The success of CERN’s LHC program means an exponential growth in the amount of data it must analyze, and there are concerns that conventional computers won’t be able to keep up. By 2026, computing requirements are estimated to be around 50-100 times higher than today. It is here that the power of quantum computing can become a really enabling technology, offering a qualitative and not only quantitative leap.

NC State University

NC State, the first university in North America to establish an IBM Q Hub as part of the global IBM Q Network, is in the early stages of developing a multidisciplinary quantum-computing curriculum to educate future leaders in the space. The hub’s leadership has spent the past few months assembling a group of professors and students with expertise in mathematics, chemistry, physics, computer and electrical engineering, and computer science to chart a path forward for the university’s quantum computing research. As part of this effort, the university announced an endowed Distinguished Chair in Quantum Computing, a faculty position that will hold tenure in the Department of Electrical and Computer Engineering, and will be a key leader in the growing quantum computing community at the university. 

NC State researchers have already begun investigating how quantum systems can greatly speed machine learning techniques for training artificial intelligence systems and performing highly complex molecular modeling, which is crucial to the discovery of new chemical compounds and, eventually, new types of materials, medicines and other breakthroughs.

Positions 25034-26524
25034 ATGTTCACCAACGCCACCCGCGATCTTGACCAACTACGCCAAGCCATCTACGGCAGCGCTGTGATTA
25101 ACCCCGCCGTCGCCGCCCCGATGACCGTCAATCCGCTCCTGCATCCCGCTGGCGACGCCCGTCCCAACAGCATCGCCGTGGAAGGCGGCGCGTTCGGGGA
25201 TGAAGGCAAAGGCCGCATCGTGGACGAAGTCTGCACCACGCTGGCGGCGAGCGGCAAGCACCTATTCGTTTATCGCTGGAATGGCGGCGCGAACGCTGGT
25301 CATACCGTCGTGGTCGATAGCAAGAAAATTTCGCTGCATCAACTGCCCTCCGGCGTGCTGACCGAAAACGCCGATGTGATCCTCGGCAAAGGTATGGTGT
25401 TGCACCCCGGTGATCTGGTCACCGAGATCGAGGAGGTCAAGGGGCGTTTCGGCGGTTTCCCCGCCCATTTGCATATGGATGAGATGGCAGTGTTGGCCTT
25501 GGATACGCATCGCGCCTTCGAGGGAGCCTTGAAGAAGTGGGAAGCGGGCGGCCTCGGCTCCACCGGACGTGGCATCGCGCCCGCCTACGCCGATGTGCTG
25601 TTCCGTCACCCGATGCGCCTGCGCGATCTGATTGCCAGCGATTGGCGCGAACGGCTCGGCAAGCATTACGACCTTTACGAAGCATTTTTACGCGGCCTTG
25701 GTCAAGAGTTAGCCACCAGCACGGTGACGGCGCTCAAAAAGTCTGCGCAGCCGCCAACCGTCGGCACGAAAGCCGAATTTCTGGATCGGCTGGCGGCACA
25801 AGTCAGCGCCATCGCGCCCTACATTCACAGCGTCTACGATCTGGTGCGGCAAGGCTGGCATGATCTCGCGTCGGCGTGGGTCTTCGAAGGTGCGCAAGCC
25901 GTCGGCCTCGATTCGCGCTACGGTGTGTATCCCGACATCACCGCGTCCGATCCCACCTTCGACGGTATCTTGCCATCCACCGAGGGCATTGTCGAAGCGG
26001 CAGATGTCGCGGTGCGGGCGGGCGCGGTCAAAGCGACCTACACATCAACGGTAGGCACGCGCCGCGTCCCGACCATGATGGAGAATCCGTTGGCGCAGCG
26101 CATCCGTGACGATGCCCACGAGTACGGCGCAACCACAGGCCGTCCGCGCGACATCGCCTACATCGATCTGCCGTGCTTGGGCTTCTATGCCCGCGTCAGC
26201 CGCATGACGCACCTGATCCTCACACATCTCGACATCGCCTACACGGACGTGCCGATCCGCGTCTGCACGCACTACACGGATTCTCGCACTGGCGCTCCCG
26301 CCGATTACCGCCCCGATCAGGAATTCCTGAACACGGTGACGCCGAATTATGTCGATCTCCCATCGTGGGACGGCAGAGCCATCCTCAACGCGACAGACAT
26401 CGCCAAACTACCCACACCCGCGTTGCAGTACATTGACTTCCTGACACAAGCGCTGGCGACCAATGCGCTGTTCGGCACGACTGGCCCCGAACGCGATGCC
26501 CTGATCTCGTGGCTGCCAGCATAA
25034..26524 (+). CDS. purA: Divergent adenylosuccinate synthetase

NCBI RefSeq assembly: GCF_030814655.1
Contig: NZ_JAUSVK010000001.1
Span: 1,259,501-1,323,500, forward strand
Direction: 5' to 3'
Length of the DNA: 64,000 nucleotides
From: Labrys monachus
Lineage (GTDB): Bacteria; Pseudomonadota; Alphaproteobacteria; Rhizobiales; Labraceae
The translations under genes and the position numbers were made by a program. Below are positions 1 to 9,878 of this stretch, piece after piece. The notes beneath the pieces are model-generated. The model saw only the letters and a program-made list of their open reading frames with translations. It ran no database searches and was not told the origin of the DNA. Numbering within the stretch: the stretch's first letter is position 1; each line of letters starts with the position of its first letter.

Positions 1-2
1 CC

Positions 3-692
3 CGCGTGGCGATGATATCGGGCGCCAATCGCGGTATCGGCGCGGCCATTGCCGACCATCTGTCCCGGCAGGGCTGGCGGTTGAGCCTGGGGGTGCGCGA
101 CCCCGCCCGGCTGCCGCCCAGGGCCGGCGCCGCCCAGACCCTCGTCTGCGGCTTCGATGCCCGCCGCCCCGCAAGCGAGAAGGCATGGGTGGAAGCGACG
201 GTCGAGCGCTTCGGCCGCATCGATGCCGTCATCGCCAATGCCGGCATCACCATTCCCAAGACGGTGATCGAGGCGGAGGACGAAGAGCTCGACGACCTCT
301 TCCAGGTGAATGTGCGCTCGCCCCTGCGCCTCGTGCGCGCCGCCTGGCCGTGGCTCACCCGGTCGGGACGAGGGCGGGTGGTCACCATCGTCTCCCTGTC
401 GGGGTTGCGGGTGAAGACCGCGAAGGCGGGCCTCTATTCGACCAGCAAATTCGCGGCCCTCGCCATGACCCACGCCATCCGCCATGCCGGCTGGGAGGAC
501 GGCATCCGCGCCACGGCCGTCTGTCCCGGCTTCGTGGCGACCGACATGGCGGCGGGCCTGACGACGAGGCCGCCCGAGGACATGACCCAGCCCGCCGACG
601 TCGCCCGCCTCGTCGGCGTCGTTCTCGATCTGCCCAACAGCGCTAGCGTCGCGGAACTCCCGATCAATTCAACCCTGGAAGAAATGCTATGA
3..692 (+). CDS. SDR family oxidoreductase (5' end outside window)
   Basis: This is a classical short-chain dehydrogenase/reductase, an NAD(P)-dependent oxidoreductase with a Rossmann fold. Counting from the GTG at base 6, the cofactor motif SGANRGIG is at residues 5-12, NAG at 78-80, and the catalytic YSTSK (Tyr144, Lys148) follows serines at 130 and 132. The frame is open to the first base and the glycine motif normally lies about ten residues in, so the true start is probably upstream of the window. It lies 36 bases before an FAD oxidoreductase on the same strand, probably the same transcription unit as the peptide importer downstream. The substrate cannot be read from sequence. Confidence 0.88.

Keio University

The first IBM Q Hub in Asia, Keio is working with IBM to help organizations explore quantum applications important to business and science, while at the same time introducing the technology to the next generation of scientists. The university has spent the past several months bringing together members of its team, which includes students working alongside scientists with expertise in quantum chemistry, financial modeling, quantum encryption and security, and other areas to determine which algorithms may be most useful. The students and researchers are also learning how to map their algorithms to qubits on the quantum chip and writing programs so they run efficiently, which reduces the amount of time in which errors can occur while a program is running.

Oak Ridge National Laboratory

Part of the U.S. Department of Energy, Oak Ridge is exploring how quantum computers, working alongside the world’s fastest supercomputers, including IBM Summit, can help researchers benchmark new methods for studying strongly correlated dynamics in quantum materials, chemistry, and nuclear physics. Simulations at the atomic level are so complex that even the most powerful conventional computers can provide only estimations.

Oak Ridge researchers are the first to successfully simulate an atomic nucleus using a quantum computer by performing more than 700,000 quantum computing measurements of the energy of a deuteron, the nuclear bound state of a proton and a neutron. From these measurements, the team extracted the deuteron’s binding energy—the minimum amount of energy needed to disassemble it into these subatomic particles— making a giant leap in the use of quantum computing for scientific simulations.

These and dozens of other IBM Q Network organizations are pushing quantum into the mainstream as a technology that may soon have great utility across industry, academia, and everyday life.

IBM Q Sessions at Think 2019


Vice President, IBM Q Strategy & Ecosystem